Tight End

Last year’s starting tight end David Reeves is returning for 2015, but he won’t be starting.  Braxton Deaver returns as the starting tight end after missing all of last season with a torn ACL.  In his last healthy season of 2013 Deaver had 46 catches for 600 yards and 4 touchdowns and was voted third team All-ACC.  Hopes were even higher for 2014 before his season was lost during practice in August.  Deaver is underrated as a blocking tight end, but really makes his name as a down the field threat.  Sure hands and good speed make Deaver the ideal tight end for the spread offense in modern football.  Look for Deaver to be the favorite target for Thomas Sirk.  Reeves has played in every game possible during his time in Durham.  He is known more for his blocking ability, but will catch the ball on occasion.  Last season he had 13 catches for 103 yards and 3 touchdowns.  He will still get plenty of time this season as Duke hopes to lean even more on their running game.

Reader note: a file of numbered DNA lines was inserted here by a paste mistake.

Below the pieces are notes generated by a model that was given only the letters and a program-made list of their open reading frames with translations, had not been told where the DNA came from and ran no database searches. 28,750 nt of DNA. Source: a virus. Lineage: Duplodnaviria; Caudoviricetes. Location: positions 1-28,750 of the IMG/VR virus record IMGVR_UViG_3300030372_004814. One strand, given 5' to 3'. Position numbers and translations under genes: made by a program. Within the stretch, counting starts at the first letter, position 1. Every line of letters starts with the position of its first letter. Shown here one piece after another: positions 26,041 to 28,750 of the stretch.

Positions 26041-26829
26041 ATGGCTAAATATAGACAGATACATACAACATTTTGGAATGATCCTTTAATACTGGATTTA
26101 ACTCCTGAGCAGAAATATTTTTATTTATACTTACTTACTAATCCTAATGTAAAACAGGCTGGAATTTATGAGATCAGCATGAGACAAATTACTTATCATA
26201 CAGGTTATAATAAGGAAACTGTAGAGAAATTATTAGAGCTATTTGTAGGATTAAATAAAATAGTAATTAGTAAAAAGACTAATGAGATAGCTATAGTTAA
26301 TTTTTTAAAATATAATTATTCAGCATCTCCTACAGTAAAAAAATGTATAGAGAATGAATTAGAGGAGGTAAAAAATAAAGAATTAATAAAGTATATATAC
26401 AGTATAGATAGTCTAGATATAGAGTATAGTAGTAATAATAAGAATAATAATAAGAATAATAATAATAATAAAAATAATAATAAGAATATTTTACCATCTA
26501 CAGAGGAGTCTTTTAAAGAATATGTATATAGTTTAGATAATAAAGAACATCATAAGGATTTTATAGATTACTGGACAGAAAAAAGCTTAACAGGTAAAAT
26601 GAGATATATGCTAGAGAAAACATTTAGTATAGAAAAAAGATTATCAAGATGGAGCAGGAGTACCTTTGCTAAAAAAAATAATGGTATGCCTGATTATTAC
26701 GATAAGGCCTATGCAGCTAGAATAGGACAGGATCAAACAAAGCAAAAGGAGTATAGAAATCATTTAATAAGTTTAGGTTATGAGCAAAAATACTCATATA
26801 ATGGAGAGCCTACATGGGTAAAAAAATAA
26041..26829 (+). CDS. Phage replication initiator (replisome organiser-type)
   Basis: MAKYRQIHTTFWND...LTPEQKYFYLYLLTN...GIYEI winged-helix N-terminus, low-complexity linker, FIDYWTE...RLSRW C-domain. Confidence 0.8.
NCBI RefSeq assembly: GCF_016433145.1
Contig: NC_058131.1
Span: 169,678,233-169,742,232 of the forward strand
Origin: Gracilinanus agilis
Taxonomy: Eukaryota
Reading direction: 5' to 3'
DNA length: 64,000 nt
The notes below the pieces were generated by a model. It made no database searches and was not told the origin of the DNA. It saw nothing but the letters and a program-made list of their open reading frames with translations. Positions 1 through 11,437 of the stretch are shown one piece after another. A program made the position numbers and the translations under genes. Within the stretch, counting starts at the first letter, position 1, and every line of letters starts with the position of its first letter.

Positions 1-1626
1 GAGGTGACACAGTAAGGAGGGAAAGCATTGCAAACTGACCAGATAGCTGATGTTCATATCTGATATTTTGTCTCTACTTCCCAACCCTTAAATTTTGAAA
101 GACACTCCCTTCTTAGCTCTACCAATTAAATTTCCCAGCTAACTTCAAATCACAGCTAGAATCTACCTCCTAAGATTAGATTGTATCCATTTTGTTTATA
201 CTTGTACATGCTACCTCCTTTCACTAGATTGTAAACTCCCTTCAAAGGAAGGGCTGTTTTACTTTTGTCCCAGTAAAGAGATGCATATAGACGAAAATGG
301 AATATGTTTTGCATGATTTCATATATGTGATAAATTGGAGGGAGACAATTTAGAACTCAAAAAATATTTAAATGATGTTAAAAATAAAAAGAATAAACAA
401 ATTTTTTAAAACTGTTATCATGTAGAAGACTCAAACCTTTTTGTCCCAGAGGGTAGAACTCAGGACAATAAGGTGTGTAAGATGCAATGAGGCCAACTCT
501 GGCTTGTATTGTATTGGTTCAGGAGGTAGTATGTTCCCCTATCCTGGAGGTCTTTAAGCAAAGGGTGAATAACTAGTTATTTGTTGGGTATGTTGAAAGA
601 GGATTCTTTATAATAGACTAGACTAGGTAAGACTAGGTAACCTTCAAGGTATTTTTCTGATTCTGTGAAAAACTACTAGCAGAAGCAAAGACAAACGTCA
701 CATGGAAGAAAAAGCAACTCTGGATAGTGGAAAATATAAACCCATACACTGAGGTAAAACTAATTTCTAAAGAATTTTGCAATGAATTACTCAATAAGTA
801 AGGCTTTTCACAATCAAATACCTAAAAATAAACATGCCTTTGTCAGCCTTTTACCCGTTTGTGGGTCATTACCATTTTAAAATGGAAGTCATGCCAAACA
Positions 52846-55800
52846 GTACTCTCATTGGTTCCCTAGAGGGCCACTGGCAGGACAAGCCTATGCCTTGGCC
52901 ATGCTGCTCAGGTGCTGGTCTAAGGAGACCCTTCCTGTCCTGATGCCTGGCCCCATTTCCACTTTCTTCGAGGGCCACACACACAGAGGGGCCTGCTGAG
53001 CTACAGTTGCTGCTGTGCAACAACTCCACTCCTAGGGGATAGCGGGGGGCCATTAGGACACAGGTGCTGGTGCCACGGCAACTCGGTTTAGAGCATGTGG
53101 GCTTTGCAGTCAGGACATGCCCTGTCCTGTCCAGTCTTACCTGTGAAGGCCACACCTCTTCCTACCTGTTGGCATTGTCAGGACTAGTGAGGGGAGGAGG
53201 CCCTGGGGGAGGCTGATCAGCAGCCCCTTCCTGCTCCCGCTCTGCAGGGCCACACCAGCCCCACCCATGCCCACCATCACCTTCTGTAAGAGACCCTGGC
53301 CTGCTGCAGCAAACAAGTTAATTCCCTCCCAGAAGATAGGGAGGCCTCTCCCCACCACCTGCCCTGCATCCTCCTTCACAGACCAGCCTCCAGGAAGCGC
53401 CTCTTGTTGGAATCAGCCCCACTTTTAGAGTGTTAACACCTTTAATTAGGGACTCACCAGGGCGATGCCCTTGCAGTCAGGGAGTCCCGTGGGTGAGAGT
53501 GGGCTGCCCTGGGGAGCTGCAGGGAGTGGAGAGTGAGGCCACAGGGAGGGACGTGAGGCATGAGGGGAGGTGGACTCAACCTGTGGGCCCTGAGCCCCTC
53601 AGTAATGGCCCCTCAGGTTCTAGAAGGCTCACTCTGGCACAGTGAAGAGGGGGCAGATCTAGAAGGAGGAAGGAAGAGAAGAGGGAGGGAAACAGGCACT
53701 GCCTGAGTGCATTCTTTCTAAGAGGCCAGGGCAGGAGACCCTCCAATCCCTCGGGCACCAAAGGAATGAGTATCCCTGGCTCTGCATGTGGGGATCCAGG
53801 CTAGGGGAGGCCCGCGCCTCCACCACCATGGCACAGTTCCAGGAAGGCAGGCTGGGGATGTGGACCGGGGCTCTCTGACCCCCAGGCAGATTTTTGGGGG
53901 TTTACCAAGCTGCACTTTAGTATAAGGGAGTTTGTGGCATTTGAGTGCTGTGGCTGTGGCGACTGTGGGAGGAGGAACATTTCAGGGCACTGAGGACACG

All stats from sports-reference.com
Check out our other Countdown to the Season previews:

Special Teams

Front Six

Secondary

Running Backs & Offensive Line